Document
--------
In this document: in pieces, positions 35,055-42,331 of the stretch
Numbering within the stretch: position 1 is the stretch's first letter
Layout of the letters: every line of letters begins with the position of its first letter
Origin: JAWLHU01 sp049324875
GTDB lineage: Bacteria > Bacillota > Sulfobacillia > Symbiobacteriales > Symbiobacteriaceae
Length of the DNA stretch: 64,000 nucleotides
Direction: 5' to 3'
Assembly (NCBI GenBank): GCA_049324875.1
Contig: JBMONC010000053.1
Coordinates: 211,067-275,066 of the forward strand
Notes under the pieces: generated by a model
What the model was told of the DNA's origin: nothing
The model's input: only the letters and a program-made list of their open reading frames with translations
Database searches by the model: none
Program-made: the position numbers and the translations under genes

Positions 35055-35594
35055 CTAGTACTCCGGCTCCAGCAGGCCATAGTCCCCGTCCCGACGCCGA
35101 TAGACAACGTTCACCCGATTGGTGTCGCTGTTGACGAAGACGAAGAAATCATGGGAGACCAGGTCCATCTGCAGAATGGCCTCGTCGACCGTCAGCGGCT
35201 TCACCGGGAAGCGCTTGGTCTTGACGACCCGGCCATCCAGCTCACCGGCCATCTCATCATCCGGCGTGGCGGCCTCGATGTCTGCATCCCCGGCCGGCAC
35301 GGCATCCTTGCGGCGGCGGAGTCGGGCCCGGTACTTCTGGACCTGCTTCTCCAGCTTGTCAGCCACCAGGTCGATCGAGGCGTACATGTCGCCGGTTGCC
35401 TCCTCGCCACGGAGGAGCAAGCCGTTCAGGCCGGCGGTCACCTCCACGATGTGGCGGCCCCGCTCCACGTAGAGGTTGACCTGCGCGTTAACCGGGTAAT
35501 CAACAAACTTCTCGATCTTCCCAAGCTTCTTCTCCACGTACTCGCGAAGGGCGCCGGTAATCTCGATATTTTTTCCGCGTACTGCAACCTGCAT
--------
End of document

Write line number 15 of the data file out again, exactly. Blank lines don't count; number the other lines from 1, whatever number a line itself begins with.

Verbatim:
Program-made: the position numbers and the translations under genes